Skinceuticals C-Ferulic is considered the gold standard of C serums, but it is expensive. It’s a genuine workhorse, and I’ve since replaced the Allies of Skin with this in my morning routine.
Next, I moisturize! I love moisturizers. Love. I give myself a little face massage to de-puff while my skin drinks them up. I have lots of them. Some live in my medicine cabinet, some in my purse, some in my nightstand.
La Roche Posay’s Cicaplast Baume B5 (all-time favorite, but good luck finding it. If Amazon’s got it in stock, do not dilly dally.)
Dr. Jart’s Ceramidin Cream (second place, but will pill under heavy makeup FYI)
If my skin is SUPER dry, I’ll use Weleda’s Skin Food with a few drops of face oil. (Just don’t wear this one under your makeup unless you want it to melt off.)
Finally, and this is the most important daytime step: sunscreen. I swear I look younger than I did this time two years ago, and I think most of that has to do with the fact that I started wearing sunscreen every. single. day. Even when I’m inside! Sunscreen is kind of annoying because of consistency and white cast, especially if your skin tone is darker. So fiddle around and find what works for you by shopping with a retailer like Amazon or Sephora who will make a return if you don’t like it. (I wrote sunscreen its own exhaustive guide here, if you’d like to dive deeper.) BTW — If your skin is oily, you can probably skip moisturizer and just look for a moisturizing sunscreen.
If I’m not wearing makeup that day, I like Ulta MD’s tinted sunscreen.
Maelove’s mineral sunscreen — it’s straightforward and low-maintenance. Influencers are onto this one though so sign up for those restocks.
If I’m wearing makeup, I’ll use Supergoop’s Glowscreen. It gives a nice luminous glow that makes a great base layer for makeup.
Cocokind also makes a great no-BS sunscreen, and I really appreciate their transparency efforts as a brand. (Plus you can grab it at Whole Foods or Target.)
A new addition to my lineup is Apostrophe’s ‘Screen, which has quickly ascended to the top of the pile for the masterful way it slays multiple concerns in one product.
Makeup and sunscreen are no joke to fully remove, so I double-cleanse my face in the shower, first with an oil cleanser to break everything up, then with one of the same gentle cleansers from my morning routine to really get it all off. I follow that with a sweep of Micellar Water and eye makeup remover once I’m out of the shower — more makeup always comes off on the pad.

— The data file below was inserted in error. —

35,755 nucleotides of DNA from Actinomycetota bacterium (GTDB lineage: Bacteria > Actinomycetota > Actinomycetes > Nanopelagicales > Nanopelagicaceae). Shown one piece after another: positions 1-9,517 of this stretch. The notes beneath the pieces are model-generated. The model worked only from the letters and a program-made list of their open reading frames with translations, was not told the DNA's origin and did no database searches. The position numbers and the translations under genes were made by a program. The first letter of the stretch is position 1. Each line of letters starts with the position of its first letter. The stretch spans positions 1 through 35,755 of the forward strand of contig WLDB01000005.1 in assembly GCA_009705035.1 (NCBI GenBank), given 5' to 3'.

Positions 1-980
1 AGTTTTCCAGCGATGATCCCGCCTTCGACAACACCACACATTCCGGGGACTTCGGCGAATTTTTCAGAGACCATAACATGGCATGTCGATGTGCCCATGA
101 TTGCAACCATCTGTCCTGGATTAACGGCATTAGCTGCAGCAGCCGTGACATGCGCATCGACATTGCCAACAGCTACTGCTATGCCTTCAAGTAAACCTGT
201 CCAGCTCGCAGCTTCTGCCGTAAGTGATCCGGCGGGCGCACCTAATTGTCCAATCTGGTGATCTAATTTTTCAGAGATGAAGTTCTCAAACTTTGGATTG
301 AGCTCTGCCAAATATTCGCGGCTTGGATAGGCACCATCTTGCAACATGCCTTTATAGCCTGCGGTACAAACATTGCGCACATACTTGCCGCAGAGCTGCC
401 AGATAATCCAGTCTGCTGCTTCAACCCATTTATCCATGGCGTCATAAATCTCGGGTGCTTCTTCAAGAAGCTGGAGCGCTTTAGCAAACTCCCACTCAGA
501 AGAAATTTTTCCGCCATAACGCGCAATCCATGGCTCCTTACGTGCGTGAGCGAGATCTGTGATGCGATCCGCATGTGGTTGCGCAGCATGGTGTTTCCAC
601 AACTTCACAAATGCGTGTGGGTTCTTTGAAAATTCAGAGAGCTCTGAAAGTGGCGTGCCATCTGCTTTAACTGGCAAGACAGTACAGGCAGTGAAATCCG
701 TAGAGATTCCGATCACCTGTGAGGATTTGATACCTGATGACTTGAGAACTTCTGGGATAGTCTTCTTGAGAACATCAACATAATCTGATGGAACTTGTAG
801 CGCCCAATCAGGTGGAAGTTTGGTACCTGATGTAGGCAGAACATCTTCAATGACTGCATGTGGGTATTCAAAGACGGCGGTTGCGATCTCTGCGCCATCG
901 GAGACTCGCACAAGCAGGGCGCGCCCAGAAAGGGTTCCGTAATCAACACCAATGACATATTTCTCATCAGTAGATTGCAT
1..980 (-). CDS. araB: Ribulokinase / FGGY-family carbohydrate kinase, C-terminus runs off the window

K-Beauty brand DHC’s Oil Cleanser
Paula’s Choice Cleansing Balm, a favorite new addition to the lineup that’s going to be great for winter skin and is excellent at breaking up makeup.
Glossier Milky Jelly Cleanser, which I also keep a mini of in my travel kit.
La Roche Posay makes my favorite eye makeup remover. It smashes through even the most stubborn waterproof mascara.
Instead of disposable cotton pads, try sustainable reusable ones. I just toss them in the washing machine. Buy lots and keep them in a tub under your sink. I also have black washcloths designated for makeup removal. For travel, I rely heavily on a makeup eraser.
Most nights, I follow my cleanser with an active (here’s a good breakdown of what that means). Don’t rub your face to death to exfoliate or tear it up with micro-beads (step away from the St. Ives!), acids will sweep that dead skin off for you and de-gunk your pores.
What do I truly consider a miracle product in this category? Paula’s Choice 2% BHA Liquid Exfoliant. You’ve heard of Salicylic Acid? Well, this formula is it, sis. I splash a little on my hands and rub it all over my face, chest, and shoulders. Truly nothing has cleared up my skin like this stuff. Bury me with it.
Alternatively, I’m feeling lazy and I don’t want to do much after I wash my face, or if my skin is just looking dull, GoopGlow’s Overnight Glow peel is a great one-step.
Can’t forget the iconic cult favorite Lotion P50, which stinks to high heaven but does the Lord’s work if you’re dealing with acne. The only legit place online to get this is Rescue Spa. I get it in Atlanta at Artisan Beautè.